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John lennon

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John Winston Ono Lennon[nb 1] MBE (born John Winston Lennon; 9 October 1940 – 8 December 1980) was an English singer, songwriter, musician and peace activist[2] who achieved worldwide fame as the founder, co-lead vocalist, and rhythm guitarist of the Beatles. His songwriting partnership with Paul McCartney remains the most successful in history.[3] In 1969, he started the Plastic Ono Band with his second wife, Yoko Ono. After the Beatles disbanded in 1970, Lennon continued his career as a solo artist and as Ono's collaborator.

Born in Liverpool, Lennon became involved in the skiffle craze as a teenager. In 1956, he formed his first band, the Quarrymen, which evolved into the Beatles in 1960. He was initially the group's de facto leader, a role gradually ceded to McCartney. Lennon was characterised for the rebellious nature and acerbic wit in his music, writing, drawings, on film and in interviews. In the mid-1960s, he had two books published: In His Own Write and A Spaniard in the Works, both collections of nonsense writings and line drawings. Starting with 1967's "All You Need Is Love", his songs were adopted as anthems by the anti-war movement and the larger counterculture.

From 1968 to 1972, Lennon produced more than a dozen records with Ono, including a trilogy of avant-garde albums, his first solo LP John Lennon/Plastic Ono Band, and the international top 10 singles "Give Peace a Chance", "Instant Karma!", "Imagine" and "Happy Xmas (War Is Over)". In 1969, he held the two week-long anti-war demonstration Bed-Ins for Peace. After moving to New York City in 1971, his criticism of the Vietnam War resulted in a three-year attempt by the Nixon administration to deport him. In 1975, Lennon disengaged from the music business to raise his infant son Sean and, in 1980, returned with the Ono collaboration Double Fantasy. He was shot and killed in the archway of his Manhattan apartment building by a Beatles fan, Mark David Chapman, three weeks after the album's release.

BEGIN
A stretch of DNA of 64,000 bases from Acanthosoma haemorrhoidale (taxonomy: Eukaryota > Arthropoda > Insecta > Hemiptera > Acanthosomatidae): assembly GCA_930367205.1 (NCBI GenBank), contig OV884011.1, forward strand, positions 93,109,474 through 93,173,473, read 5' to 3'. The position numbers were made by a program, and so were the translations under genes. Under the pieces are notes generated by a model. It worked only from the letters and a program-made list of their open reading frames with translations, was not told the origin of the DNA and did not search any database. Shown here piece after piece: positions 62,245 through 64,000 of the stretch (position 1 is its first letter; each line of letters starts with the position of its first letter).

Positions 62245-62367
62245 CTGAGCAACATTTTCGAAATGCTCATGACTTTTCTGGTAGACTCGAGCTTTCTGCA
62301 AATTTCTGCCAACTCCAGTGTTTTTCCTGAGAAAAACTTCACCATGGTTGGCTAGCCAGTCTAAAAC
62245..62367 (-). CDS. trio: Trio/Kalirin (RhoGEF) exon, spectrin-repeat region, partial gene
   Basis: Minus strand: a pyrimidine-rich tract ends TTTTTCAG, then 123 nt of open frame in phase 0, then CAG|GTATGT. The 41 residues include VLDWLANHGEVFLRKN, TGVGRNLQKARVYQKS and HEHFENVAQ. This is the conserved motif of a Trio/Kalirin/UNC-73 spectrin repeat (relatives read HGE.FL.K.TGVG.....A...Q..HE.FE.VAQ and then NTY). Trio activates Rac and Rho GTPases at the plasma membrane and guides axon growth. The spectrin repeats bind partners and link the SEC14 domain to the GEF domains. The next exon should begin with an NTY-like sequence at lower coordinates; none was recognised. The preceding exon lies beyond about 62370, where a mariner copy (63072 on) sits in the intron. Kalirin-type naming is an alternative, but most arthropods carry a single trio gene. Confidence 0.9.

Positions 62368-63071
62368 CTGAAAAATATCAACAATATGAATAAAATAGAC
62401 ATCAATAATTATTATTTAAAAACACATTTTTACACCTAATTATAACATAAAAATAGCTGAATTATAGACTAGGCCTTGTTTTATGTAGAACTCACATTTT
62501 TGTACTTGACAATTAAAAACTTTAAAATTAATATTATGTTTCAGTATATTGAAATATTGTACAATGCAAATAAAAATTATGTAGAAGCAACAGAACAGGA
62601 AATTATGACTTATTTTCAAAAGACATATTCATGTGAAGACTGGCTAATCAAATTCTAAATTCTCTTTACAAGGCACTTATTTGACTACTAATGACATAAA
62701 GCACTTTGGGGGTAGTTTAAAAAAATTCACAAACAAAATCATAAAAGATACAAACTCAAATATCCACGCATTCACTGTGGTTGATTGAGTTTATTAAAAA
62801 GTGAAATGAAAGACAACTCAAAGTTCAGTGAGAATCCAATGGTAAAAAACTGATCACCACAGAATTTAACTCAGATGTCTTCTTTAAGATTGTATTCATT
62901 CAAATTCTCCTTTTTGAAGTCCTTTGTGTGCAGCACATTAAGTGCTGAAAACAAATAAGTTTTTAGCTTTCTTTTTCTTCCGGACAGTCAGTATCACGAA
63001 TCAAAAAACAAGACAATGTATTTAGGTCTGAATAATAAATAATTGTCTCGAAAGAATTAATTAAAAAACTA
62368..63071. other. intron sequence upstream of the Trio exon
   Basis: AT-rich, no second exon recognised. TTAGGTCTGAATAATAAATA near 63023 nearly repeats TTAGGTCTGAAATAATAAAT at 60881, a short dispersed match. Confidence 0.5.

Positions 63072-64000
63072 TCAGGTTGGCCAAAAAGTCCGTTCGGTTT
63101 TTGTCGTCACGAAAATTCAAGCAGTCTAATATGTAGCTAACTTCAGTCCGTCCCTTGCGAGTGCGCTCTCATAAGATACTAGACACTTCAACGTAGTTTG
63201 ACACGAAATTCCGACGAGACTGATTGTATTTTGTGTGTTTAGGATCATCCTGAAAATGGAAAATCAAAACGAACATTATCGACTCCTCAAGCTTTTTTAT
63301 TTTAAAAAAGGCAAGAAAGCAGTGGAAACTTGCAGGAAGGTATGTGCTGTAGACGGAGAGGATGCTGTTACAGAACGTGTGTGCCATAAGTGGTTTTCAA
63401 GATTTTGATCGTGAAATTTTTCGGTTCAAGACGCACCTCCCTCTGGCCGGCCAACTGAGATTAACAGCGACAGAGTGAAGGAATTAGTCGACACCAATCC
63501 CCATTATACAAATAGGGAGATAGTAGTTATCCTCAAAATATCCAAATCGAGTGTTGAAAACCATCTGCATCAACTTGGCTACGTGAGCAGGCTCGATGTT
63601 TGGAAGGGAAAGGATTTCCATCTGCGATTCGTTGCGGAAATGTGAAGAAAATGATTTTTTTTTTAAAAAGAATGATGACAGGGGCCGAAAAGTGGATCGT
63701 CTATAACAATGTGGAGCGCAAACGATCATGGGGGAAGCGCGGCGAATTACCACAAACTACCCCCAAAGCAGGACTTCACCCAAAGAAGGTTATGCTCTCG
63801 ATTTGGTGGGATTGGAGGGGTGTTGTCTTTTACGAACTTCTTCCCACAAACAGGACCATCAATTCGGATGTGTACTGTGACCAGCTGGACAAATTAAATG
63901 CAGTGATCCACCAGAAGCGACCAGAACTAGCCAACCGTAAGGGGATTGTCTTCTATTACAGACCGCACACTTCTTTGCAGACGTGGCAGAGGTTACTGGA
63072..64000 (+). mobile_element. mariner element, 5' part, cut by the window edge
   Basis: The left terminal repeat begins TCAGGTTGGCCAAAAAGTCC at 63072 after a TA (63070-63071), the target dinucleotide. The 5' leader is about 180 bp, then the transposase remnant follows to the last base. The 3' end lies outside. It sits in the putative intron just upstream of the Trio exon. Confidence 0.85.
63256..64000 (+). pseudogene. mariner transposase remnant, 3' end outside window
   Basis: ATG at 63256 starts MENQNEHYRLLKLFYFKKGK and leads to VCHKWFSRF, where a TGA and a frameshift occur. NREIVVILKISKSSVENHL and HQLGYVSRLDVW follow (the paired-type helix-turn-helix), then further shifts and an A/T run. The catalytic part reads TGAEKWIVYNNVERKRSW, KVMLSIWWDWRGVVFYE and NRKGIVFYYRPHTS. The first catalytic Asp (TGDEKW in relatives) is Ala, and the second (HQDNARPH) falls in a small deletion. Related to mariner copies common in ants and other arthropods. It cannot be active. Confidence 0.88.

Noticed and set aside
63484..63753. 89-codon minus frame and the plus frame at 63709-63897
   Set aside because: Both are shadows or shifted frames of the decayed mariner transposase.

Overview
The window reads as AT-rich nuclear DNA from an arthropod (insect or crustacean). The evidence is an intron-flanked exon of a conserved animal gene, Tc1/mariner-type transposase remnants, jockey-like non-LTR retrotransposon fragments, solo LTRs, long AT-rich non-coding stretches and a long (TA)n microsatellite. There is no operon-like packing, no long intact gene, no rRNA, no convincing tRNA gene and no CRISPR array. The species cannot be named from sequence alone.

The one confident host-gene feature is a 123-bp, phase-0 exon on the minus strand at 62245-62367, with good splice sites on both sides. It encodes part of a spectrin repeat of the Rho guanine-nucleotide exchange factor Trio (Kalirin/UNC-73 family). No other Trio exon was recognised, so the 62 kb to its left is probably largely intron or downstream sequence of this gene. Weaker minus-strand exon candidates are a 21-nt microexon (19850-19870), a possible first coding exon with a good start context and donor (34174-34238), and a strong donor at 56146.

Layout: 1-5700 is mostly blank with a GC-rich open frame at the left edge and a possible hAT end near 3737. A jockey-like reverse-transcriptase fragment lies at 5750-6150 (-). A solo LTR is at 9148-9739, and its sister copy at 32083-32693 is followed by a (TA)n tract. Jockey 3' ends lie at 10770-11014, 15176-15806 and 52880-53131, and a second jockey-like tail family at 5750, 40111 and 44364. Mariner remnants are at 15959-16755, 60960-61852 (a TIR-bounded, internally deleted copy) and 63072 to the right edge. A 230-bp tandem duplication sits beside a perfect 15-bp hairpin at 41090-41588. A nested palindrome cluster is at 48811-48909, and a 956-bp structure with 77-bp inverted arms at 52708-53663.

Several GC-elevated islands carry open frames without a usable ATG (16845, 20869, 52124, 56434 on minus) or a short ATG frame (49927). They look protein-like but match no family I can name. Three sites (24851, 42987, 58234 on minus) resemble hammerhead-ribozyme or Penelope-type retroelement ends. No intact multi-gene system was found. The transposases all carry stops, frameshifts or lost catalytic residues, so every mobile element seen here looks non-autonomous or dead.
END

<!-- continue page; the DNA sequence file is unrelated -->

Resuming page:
As a performer, writer or co-writer, Lennon had 25 number one singles in the Billboard Hot 100 chart. Double Fantasy, his best-selling album, won the 1981 Grammy Award for Album of the Year. In 1982, Lennon was honoured with the Brit Award for Outstanding Contribution to Music. In 2002, Lennon was voted eighth in a BBC poll of the 100 Greatest Britons. Rolling Stone ranked him the fifth-greatest singer and thirty-eighth greatest artist of all time. He was inducted into the Songwriters Hall of Fame (in 1997) and the Rock and Roll Hall of Fame (twice, as a member of the Beatles in 1988 and as a solo artist in 1994).

Lennon was born at Liverpool Maternity Hospital to Julia (née Stanley) (1914–1958) and Alfred Lennon (1912–1976). Alfred was a merchant seaman of Irish descent who was away at the time of his son's birth.[4] His parents named him John Winston Lennon after his paternal grandfather, John "Jack" Lennon, and Prime Minister Winston Churchill.[5] His father was often away from home but sent regular pay cheques to 9 Newcastle Road, Liverpool, where Lennon lived with his mother;[6] the cheques stopped when he went absent without leave in February 1944.[7][8] When he eventually came home six months later, he offered to look after the family, but Julia, by then pregnant with another man's child, rejected the idea.[9] After her sister Mimi complained to Liverpool's Social Services twice, Julia gave her custody of Lennon. In July 1946, Lennon's father visited her and took his son to Blackpool, secretly intending to emigrate to New Zealand with him.[10] Julia followed them – with her partner at the time, Bobby Dykins – and after a heated argument, his father forced the five-year-old to choose between them. In one account of this incident, Lennon twice chose his father, but as his mother walked away, he began to cry and followed her.[11] According to author Mark Lewisohn, however, Lennon's parents agreed that Julia should take him and give him a home. A witness who was there that day, Billy Hall, has said that the dramatic portrayal of a young John Lennon being forced to make a decision between his parents is inaccurate.[12] Lennon had no further contact with Alf for close to 20 years.[13]

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